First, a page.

|The October Gallery begins 2004 with an exhibition of new paintings - including large-scale panel pieces - by the well-known Japanese artist, Kenji Yoshida. This will be his third solo show at the Gallery.|
Born in 1924, in Ikeda City (part of present-day Osaka) Yoshida studied art under the great Hayashi Kiyoshi and also Furukido, before those studies were interrupted by the war. Selected for training as a kami-kaze pilot, Yoshida was extremely lucky to survive his teens - though the majority of his close friends were not so fortunate. After the close of hostilities, the memory of the traumatic experience of having walked so near to death spurred Yoshida to throw himself single-mindedly into his art again, and devote himself to a sustained exploration of the life-affirming forces that he had seen so nearly extinguished. From that point onwards the majority of his work has carried the single, most telling of all titles, "Sei-Mei" - the Japanese word for life itself.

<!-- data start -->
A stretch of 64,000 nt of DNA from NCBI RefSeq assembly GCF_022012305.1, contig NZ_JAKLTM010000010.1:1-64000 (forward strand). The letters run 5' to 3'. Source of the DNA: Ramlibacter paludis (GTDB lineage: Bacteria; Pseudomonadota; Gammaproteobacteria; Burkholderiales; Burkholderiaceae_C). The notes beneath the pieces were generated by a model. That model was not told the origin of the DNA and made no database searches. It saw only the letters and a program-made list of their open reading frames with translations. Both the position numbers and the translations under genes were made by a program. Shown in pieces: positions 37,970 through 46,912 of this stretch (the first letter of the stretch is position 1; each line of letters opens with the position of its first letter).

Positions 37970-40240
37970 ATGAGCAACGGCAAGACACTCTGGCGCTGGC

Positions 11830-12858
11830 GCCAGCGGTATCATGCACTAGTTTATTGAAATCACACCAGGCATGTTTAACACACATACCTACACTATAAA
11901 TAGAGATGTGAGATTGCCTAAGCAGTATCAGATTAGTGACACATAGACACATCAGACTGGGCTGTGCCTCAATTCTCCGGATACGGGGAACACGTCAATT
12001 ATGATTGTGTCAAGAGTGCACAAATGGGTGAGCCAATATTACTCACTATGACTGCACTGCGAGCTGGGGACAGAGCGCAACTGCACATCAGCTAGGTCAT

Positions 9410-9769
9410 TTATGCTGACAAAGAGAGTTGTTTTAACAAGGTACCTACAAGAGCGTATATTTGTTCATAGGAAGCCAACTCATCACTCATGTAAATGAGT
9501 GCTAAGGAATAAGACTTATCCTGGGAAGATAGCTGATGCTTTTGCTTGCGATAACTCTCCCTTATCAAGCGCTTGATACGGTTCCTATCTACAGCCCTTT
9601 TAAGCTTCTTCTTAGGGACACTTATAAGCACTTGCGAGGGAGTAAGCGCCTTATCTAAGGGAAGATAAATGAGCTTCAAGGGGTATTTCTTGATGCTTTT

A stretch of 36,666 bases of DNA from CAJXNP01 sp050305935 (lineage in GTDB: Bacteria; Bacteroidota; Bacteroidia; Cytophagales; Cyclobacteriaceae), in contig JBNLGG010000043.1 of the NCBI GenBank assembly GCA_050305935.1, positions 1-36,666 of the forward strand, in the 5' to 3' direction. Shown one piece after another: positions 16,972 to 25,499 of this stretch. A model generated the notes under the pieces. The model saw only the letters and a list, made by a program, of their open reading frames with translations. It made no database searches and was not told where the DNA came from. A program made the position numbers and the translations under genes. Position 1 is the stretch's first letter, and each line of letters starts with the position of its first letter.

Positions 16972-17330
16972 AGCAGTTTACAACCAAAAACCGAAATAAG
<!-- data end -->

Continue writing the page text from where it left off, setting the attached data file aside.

In 1964, Yoshida moved to Paris where he has lived ever since, and where he enjoys an enviable reputation both as a brilliant print-maker and for the intense works of oil on canvas that synthesise traditional Japanese gold and silver-leaf appliqué techniques with his boldly original sense of colour. In 1993, the quality of Yoshida's work was recognised when he was honoured to be the first living artist ever to be given a solo exhibition at the Japanese Galleries of the British Museum. During this Autumn's Festival of Canterbury his magnificent octagonal installation, Sei-mei, can be seen in Canterbury Cathedral.
Whilst at first sight these works might appear as quite modern abstractions, examined more closely they reveal themselves to be a continuing series of attempts to depict, in two dimensions, the complex interplay of ever-shifting forces, the evolving result of which we recognise to be the irrepressible force of "life." Yoshida's marvellous canvases can be construed as momentary apperceptions of reality, unique intuitions made manifest by the power of the artist's vision, glimpses that allow his audience access to the serene beauty of an otherwise invisible series of linked progressions. Again, another way to read the still unfolding series of Yoshida's whirling vortices of colour, is as subtle evocations of the repeating iterations of Yin and Yang held balanced in time and space and rendered momentarily visible.